Thursday, July 3, 2008

Giant Water Bug

This is for the other Shawna of Nervus Rex:
This is a Giant Water Bug. The pic is from Wikipedia. They live in ponds and lakes hanging around at the bottom waiting for some unsuspecting fish, insect, tadpole or other creature to come by. They grab 'em, inject saliva which liquifies the animal from the inside, and then suck out lunch. They travel from pond to pond looking for mates and are sometimes found out of the water as they are attracted to lights. They range in size from about 1 inch to 5 inches. The largest I've seen was about 3 inches.

They sound and look pretty gruesome but they're interesting bugs. They sometimes play dead if you try to pick one up. They need to come to the surface of the pond to breathe air and the female lays her eggs on the back of the male who then carries them around until they hatch. They're excellent and fast swimmers and their bite packs a powerful punch.

My neighbour, Kay, knows of my interest in six legged creatures. She found one of these things last year outside our building and had a friend take a picture of it for me. A copy was made for her which she promptly slid into an envelope and then under my door. She wouldn't even look at the picture, she was so bothered by it. God love her.

Because they usually lie in wait at the bottom of ponds or hanging onto a stick, they are sometimes difficult to find. At the Wookie's pond, I'll stand on the edge with a long stick or bulrush and gently poke the bottom to see if I can stir anything up. Once in a while I am rewarded when one of these creatures swims away.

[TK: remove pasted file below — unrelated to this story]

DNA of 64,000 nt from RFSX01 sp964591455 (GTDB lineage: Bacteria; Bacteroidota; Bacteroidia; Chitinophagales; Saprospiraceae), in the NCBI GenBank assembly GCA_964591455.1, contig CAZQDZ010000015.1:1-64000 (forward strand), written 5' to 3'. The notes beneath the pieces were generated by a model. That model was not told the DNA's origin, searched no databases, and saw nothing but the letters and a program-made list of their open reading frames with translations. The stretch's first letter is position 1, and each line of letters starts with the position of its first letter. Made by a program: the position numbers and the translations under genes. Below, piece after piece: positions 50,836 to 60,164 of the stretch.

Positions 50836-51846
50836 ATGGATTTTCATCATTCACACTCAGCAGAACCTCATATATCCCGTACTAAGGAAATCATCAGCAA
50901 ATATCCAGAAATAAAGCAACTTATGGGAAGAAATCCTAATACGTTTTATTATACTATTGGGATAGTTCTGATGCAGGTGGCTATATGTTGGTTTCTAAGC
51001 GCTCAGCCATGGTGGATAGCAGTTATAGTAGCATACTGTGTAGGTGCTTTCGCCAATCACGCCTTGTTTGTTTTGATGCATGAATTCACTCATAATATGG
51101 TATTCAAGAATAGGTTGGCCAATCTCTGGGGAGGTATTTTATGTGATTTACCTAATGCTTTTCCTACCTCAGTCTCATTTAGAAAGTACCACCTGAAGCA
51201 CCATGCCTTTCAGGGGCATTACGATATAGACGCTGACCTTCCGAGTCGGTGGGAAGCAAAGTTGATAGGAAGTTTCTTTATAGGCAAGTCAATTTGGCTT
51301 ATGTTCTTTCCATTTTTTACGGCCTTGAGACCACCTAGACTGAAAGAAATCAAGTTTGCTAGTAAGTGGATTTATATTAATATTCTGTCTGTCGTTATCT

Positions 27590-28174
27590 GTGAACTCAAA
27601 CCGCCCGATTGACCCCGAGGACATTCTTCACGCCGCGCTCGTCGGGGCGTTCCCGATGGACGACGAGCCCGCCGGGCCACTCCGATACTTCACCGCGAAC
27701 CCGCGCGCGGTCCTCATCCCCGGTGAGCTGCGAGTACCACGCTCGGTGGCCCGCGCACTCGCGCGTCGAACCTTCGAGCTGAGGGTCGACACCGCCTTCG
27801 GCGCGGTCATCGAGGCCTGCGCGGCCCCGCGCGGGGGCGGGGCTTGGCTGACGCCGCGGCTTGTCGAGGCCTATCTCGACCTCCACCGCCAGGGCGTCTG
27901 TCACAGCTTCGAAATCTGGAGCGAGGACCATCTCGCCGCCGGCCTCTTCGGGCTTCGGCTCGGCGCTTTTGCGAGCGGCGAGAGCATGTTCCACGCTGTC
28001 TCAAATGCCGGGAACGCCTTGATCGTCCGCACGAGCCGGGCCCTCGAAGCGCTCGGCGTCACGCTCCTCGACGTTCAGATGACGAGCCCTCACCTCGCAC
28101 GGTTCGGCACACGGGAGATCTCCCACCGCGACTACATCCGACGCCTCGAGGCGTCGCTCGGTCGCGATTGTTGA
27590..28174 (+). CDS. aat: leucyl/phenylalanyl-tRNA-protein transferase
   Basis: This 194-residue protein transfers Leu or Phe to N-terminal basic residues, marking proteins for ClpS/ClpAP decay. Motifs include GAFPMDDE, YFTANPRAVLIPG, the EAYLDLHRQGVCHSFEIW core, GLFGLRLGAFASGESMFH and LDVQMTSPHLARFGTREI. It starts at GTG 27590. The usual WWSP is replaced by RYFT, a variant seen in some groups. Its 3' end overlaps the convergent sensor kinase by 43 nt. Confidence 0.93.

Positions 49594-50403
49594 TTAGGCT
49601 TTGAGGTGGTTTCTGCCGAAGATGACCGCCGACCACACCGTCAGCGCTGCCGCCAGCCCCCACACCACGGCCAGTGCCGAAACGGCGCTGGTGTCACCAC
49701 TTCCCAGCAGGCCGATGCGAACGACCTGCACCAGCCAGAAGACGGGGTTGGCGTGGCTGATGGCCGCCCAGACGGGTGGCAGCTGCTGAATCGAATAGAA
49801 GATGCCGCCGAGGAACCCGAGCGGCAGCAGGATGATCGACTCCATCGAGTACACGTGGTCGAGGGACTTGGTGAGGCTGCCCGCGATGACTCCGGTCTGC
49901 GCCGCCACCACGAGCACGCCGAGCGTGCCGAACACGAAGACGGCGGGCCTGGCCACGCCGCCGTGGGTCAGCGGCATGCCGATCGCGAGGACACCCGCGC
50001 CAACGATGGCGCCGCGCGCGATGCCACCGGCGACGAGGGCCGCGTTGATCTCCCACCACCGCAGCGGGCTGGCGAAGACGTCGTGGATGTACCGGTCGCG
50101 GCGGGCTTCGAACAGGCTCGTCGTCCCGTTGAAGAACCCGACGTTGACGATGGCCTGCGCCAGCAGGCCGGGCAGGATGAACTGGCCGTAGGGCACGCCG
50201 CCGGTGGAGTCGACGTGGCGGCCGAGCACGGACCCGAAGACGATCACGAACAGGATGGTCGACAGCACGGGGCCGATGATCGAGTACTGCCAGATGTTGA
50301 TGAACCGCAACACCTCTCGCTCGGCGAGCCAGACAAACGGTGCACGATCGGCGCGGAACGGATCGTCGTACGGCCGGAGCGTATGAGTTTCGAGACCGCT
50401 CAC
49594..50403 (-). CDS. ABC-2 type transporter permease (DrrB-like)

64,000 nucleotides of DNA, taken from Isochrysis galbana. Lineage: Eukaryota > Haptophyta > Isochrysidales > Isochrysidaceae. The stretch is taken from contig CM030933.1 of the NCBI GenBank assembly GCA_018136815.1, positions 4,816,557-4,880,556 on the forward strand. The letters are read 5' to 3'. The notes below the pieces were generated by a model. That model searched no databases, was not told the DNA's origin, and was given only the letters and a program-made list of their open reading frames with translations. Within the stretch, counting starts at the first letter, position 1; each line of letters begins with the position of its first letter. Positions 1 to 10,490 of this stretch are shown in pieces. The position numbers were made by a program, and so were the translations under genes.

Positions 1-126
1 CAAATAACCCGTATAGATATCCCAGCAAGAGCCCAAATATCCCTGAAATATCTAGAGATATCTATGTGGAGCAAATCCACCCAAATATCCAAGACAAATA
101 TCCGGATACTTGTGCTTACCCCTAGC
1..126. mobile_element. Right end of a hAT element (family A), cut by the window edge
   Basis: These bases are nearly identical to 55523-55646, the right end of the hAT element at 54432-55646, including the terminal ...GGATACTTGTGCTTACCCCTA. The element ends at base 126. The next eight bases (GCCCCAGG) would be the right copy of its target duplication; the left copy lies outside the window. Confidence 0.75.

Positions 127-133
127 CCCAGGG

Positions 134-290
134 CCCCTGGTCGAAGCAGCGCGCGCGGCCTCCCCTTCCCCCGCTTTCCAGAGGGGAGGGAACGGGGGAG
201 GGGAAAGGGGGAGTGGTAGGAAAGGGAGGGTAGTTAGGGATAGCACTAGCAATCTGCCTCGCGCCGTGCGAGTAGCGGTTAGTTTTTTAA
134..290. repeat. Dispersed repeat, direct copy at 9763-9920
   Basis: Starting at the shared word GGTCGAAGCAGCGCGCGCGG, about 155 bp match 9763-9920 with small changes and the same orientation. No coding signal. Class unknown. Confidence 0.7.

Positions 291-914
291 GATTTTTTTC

For Pa: The Museum of Natural History in Halifax has an excellent guide to our frogs and other amphibians. Actually, they're an excellent source for almost anything that moves in this province. And all summer long they've got a butterfly pavillion which we'll be checking out soon.

Harkoo: The bee story from last week was pretty big. It could have been a lot worse than it actually was, but the weather contained the bees for the most part and although there were several stings, no one suffered from allergic reactions and the driver of the truck was OK, too.

Which leads me to this: one of my earlier posts "God is an Iron" can be heard on Charles' podcast. Aside from black flies and mosquitoes, I have not been bitten or stung by other insects. With God's sense of irony, I suspect I'll die, not from natural causes, but from anaphylactic shock after a bee sting.



Denver Refashionista said...

Wow, you all seem to know a little something about everything.

Shauna said...

The secret is Wikipedia. My degree was in psychology (a minor in biology) so I know enough to be dangerous. When I see something interesting I look it up. Which means I spend half my life looking things up. :)


Charles-A. Rovira said...

The Web means that there are no dummies anymore., only people who didn't Google something. :-)

That said, it still takes someone to read it.

Charles-A. Rovira said...

Next week starts with a couple of shows (one weekly one in French and the Monday show) about Paul Otlet.

He was a Belgian information scientist before there were information scientists and had the misfortune of living during the second world was.

If he'd been around when Tim Berners-Lee was creating the browser (Mosaic came before Netscape,) the web would be a lot better organized.

Google's searches would be a lot more coherent.

Shauna said...

Now I have to go look up Paul Otlet...


Nervus Rex said...

OY! That's quite the beauty! Yum yum... the thought of pulling up to the Water Bug Booster Juice and ordering a Salamander Smoothie... Mmmmmm, pass the straws!

I'm going to be poking sticks in the water all summer now... Gotta find one of these!